Chicago museums and their Christmas cards

Most of y’all who know me and are, most of the time, on my Christmas card list are getting cards with Mr. T on them. Yes, that Mr. T.

The rest of you are getting something a bit more respectable. In the interest of supporting Chicago museums and cultural institutions, I’m limiting my search to the gift shops of The Museum of Contemporary Art, The Art Institute, The Field Museum, and The Chicago History Museum. The finalists are below.

  • Chicago Skyline Boxed Cards from the Chicago History Museum: Elegant, simple skyline in green, underlined by a vivid red ground. A simple “Season’s Greetings” finishes the message of holiday cheer. []
  • #352 Kashimagawa Holiday Cards from the Art Institute: So far, my favorite. The photograph used for this card is so magical and gorgeous — should look great anywhere from your mantel to your desk. []
  • Bedcover Quilt Holiday Cards: Another gorgeous design from the Art Institute. I’m not into doing crafts myself, but I love the look of it. Not all of it — just the folksy stuff that makes me want to move to Vermont or rural Pennsylvania and start making my own cheese. []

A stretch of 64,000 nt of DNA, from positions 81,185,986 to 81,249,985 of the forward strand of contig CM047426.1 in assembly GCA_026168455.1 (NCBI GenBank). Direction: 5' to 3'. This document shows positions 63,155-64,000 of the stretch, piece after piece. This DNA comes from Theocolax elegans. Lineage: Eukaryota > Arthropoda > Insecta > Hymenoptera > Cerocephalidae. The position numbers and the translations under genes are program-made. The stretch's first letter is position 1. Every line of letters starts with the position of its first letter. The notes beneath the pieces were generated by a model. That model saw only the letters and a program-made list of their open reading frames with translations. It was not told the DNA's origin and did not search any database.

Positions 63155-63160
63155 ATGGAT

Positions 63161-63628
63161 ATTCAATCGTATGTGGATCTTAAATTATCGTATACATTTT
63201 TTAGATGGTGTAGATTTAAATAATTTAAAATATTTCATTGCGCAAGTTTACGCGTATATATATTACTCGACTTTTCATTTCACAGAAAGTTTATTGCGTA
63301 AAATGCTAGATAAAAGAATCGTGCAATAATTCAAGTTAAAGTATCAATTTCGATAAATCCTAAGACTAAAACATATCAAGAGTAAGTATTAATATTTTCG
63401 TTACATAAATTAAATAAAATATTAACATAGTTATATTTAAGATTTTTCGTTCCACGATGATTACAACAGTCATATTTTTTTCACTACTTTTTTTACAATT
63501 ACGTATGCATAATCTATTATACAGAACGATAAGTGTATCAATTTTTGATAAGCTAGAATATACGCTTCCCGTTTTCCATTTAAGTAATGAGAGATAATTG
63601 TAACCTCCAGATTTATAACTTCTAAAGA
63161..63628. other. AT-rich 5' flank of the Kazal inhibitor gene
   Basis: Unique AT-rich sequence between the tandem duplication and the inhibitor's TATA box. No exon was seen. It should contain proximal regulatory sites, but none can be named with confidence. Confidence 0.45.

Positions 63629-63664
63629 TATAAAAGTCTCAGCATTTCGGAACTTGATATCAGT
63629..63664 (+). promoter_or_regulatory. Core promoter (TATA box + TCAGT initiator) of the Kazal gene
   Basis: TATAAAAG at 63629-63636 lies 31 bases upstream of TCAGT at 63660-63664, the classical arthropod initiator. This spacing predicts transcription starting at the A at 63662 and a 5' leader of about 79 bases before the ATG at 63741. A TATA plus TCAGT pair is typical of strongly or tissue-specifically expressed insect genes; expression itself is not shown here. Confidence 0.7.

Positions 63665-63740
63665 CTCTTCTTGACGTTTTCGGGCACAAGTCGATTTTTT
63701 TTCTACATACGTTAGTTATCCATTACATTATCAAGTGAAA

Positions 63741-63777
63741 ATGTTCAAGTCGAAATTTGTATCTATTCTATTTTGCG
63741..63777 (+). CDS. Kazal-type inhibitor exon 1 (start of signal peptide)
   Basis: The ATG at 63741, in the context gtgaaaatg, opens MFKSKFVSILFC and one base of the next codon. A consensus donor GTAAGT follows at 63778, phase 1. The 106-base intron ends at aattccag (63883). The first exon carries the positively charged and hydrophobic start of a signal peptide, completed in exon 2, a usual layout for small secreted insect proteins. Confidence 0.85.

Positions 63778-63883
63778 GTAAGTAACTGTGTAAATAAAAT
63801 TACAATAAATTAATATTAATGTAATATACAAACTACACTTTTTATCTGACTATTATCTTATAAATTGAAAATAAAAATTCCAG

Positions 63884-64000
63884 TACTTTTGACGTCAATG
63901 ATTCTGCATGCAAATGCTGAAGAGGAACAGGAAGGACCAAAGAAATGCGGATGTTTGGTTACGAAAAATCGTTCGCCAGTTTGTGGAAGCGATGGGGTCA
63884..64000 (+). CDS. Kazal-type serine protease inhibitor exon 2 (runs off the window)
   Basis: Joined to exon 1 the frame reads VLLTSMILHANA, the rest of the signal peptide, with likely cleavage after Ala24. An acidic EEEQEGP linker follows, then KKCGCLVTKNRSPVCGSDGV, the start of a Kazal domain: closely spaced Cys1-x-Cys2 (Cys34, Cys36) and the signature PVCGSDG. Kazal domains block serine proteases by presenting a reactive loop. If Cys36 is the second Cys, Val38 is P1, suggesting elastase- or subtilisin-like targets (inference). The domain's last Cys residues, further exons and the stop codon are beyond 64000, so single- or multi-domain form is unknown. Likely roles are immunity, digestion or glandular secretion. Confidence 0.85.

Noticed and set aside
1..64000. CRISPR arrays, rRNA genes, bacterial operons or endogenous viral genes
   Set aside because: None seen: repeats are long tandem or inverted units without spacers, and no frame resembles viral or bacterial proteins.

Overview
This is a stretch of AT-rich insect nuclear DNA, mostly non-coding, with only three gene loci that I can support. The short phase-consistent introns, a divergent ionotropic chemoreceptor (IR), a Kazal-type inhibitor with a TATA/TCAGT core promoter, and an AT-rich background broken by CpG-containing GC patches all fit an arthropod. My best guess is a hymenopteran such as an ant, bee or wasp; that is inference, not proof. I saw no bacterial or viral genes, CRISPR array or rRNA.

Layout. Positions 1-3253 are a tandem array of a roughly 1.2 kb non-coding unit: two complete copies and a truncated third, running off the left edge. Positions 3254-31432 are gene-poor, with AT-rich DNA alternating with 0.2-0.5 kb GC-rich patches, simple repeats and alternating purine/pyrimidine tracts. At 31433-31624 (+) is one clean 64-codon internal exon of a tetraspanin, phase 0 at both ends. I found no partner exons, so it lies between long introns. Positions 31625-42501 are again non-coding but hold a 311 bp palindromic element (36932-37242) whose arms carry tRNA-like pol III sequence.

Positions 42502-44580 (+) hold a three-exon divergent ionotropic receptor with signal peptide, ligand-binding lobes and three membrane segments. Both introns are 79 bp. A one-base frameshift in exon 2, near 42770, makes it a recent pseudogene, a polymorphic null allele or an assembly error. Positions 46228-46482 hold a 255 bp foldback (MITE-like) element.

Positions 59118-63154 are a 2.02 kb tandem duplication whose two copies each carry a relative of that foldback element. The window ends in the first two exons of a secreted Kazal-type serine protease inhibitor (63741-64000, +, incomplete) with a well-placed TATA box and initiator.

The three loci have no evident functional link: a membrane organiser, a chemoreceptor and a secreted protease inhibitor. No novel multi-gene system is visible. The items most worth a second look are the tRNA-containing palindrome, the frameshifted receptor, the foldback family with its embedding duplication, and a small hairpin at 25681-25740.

• Gorey Gold Bow Holiday Cards: I love Edward Gorey, dogs, and Christmas. This design has all three. Therefore, I love this design. []
  • Chagall The Triumph of Music Holiday Cards: Marc Chagall, people, means one thing always: gorgeous. Also genius, lyrical, lovely, sublime, and beautiful. Okay, that’s six things. The thing about Chagall’s work is that I always want to fall into it. Okay, maybe not the White Crucifixion so much, but you know what I mean, yes? []
  • Sueson’s Greetings Note Cards: Sue, the most famous (and one of the tallest) residents of the Field Museum, brings the spirit of the the holidays. Which is pretty nice for a T. rex, eh? []

And I’m not doing gifts this year except for the children of people I know. Although I don’t object to receiving gifts myself. And if anyone’s asking, I quite like this Cylinder Seal from the Suq gift shop, located in the Oriental Institute at the University of Chicago.


~ by Jasmine on November 5, 2007.

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